Category: Vaccine Misinformation

Are Vaccines Causing Long-Term Health Problems?

Did the CDC say that it is impractical to find out of vaccines are causing an epidemic of brain injury and other long-term health problems?

I’m guessing they didn’t…

Are Vaccines Causing Long-Term Health Problems?

Why does anyone think that they did?

The latest anti-vaccine propaganda about vaccines causing long-term health problems.
The latest anti-vaccine propaganda about vaccines causing long-term health problems.

Oh, anti-vaccine folks are sharing a cherry-picked quote from the CDC to scare parents away from vaccinating and protecting their kids.

Would you like to see the full quote?

“Observing vaccinated children for many years to look for long-term health conditions would not be practical, and withholding an effective vaccine from children while long-term studies are being done wouldn’t be ethical. A more practical approach is to look at health conditions themselves and at the factors that cause them. Scientists are already working to identify risk factors that can lead to conditions like cancer, stroke, heart disease, and autoimmune diseases such as lupus or rheumatoid arthritis. Thousands of studies have already been done looking at hundreds of potential risk factors. If immunizations were identified as a risk factor in any of these studies, we would know about it. So far, they have not.

We learn about a vaccine’s safety during clinical trials before it is licensed, and monitor it continually as millions of doses are administered after it is licensed. We also know there is not a plausible biologic reason to believe vaccines would cause any serious long-term effects. Based on more than 50 years of experience with vaccines, we can say that the likelihood that a vaccine will cause unanticipated long-term problems is extremely low.

Parents’ Guide to Childhood Immunizations

So no, the CDC didn’t say that it was impractical to find out of vaccines are causing an epidemic of brain injury.

Instead, they said that it was just impractical to do a study in which you give a child a vaccine and watch him for 20 years to see if he develops a problem, like leukemia, diabetes, or autism, all the while not giving the vaccine to other kids until your study is over. Of course, that’s because a lot of kids would get the potentially life-threatening disease that the vaccine is protecting those kids against while you were waiting to complete those long-term studies.

That’s not to say that we aren’t concerned about these types of long-term health problems occurring after a child is vaccinated.

Plenty of long-term safety studies have been done. It’s just more practical to do the studies on the diseases you are concerned about, sometimes after noticing safety signals, and see if vaccines truly are a risk factor.

Here is one example:

“In this large, population-based, case-control study, we did not find an increased risk of type 1 diabetes associated with any of the routinely recommended childhood vaccines.”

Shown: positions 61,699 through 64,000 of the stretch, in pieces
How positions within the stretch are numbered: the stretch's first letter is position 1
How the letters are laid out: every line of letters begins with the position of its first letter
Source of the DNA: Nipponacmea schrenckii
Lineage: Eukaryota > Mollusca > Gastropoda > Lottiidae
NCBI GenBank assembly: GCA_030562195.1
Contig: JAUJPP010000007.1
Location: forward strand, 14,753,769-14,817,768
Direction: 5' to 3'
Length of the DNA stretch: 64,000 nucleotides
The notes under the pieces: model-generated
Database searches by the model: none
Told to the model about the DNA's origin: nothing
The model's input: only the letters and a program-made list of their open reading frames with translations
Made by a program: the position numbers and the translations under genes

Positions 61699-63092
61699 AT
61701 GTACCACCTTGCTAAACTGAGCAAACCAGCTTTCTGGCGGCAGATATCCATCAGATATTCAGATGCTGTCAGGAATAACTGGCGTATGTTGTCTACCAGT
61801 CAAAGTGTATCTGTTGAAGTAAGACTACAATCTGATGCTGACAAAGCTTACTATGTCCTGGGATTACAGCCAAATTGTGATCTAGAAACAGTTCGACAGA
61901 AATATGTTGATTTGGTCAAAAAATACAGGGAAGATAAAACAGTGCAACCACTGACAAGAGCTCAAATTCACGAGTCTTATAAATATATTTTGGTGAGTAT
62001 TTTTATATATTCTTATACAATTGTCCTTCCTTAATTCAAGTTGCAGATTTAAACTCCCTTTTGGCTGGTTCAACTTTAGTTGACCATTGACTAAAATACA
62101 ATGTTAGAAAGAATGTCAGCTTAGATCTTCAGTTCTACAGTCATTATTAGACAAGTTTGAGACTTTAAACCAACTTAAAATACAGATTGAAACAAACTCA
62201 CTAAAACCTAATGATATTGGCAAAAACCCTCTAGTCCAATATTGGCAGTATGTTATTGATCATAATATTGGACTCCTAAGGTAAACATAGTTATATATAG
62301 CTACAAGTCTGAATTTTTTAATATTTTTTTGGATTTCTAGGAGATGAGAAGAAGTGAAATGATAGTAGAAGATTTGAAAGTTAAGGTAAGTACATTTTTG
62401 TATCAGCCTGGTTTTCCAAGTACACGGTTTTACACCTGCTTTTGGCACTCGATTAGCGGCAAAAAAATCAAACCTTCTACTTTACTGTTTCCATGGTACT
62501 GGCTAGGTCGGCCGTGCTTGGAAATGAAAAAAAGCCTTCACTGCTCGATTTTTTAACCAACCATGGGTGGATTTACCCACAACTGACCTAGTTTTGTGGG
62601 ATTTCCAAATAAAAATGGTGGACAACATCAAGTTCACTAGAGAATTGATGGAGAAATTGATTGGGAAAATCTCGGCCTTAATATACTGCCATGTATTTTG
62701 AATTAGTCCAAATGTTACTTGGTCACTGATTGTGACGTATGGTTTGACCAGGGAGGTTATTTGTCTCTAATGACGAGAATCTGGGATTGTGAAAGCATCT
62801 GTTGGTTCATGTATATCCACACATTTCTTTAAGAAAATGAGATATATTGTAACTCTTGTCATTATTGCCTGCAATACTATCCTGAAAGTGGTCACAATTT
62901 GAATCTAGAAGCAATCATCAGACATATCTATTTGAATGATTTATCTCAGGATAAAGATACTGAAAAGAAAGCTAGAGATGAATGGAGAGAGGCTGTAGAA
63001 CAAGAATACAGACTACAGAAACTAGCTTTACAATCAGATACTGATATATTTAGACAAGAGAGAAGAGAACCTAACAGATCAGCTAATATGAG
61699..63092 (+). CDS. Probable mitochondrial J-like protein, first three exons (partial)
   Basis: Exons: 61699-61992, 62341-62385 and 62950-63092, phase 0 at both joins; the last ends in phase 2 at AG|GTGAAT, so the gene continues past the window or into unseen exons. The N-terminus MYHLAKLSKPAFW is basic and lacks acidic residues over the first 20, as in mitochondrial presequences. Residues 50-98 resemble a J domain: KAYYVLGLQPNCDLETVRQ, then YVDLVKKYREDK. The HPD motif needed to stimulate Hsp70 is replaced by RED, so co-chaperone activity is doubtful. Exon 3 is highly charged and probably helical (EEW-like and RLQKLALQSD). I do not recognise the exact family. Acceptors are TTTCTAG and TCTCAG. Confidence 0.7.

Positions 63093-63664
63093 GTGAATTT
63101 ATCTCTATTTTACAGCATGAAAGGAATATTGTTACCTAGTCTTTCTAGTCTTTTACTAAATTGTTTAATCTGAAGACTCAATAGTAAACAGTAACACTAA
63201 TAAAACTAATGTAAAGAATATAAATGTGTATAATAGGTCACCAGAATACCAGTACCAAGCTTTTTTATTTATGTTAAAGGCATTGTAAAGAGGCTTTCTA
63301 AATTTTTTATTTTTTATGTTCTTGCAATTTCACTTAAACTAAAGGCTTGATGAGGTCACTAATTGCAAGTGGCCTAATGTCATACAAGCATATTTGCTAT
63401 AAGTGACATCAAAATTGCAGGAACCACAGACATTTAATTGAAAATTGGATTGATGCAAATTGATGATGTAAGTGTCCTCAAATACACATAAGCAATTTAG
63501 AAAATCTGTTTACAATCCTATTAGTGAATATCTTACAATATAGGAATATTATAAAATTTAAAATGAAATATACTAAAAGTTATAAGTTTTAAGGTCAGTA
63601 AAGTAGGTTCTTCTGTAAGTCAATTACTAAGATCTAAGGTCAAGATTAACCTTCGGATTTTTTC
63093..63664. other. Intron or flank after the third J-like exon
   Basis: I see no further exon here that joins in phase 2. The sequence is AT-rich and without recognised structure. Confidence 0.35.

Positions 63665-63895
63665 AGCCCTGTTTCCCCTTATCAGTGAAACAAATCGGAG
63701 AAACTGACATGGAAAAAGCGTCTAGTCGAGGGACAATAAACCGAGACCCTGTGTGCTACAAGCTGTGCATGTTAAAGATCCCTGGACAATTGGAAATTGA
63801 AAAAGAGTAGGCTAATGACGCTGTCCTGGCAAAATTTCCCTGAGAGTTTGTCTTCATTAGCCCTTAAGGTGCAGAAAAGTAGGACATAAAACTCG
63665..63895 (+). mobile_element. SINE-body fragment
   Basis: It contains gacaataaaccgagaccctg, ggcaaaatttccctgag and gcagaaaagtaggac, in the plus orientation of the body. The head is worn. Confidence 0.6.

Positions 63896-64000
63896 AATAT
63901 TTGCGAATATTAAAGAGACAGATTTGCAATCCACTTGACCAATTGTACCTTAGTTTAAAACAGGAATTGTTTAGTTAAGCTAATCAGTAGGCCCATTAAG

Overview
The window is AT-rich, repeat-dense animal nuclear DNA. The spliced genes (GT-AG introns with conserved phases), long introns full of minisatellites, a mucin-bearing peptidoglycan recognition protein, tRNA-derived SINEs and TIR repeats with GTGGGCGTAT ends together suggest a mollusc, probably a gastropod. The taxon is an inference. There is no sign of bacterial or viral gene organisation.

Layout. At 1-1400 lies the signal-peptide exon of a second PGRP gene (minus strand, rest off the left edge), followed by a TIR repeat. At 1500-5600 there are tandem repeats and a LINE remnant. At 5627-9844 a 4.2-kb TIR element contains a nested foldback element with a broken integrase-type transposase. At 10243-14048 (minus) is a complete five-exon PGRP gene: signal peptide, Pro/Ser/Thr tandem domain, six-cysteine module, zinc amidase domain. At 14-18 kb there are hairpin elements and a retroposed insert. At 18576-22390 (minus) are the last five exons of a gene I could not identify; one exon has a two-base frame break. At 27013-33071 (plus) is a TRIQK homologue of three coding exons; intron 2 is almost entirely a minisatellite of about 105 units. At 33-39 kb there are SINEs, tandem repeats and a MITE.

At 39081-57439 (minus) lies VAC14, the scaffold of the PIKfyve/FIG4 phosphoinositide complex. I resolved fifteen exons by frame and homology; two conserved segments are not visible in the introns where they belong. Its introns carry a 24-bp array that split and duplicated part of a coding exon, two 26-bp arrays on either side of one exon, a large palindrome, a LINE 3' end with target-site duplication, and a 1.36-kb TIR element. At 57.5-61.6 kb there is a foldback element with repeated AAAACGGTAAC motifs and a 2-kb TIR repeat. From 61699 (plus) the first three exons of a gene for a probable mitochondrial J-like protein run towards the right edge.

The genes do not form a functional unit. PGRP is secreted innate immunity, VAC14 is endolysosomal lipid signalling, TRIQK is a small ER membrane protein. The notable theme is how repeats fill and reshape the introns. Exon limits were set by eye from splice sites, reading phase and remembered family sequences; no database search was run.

DeStefano et al on Childhood vaccinations, vaccination timing, and risk of type 1 diabetes mellitus.

In that study, they found all of the kids with diabetes born during 1988 through 1997 in the 4 health maintenance organizations (HMOs) that participate in the Vaccine Safety Datalink project of the Centers for Disease Control and Prevention, compared them to matched controls, and did not find an increased risk of type 1 diabetes associated with any of the routinely recommended childhood vaccines.

There are many more…

And that’s how we know vaccines aren’t causing long-term health problems.

Well at least those of us who did our research, looked for the original quote, and saw through this anti-vaccine propaganda.

More on Vaccines and Long-Term Health Problems

St. Jude Inpatient Visiting Guidelines

How do anti-vaccine folks get away with using St. Jude inpatient visiting guidelines to convince people that shedding from vaccines is a problem?

Outdated information anti-vaccine folks push as the latest St. Jude Inpatient Visiting Guidelines.
Outdated information anti-vaccine folks push as the latest St. Jude Inpatient Visiting Guidelines.

They keep sharing guidelines that are out-of-date.

St. Jude Inpatient Visiting Guidelines

What does St. Jude tell visitors these days?

The latest Patient Visitor Guidelines from St Jude
The latest Patient Visitor Guidelines from St. Jude.

They mostly emphasize that folks should get vaccinated and protected so that they don’t get a vaccine-preventable disease, which would increase the chances that others could get sick too.

What about shedding?

It is rarely a problem.

“…the increased risk of disease in the pediatric population, in part because of increasing rates of vaccine refusal and in some circumstances more rapid loss of immunity, increases potential exposure of immunodeficient children.”

Medical Advisory Committee of the Immune Deficiency Foundation

More folks not getting vaccinated? That is a problem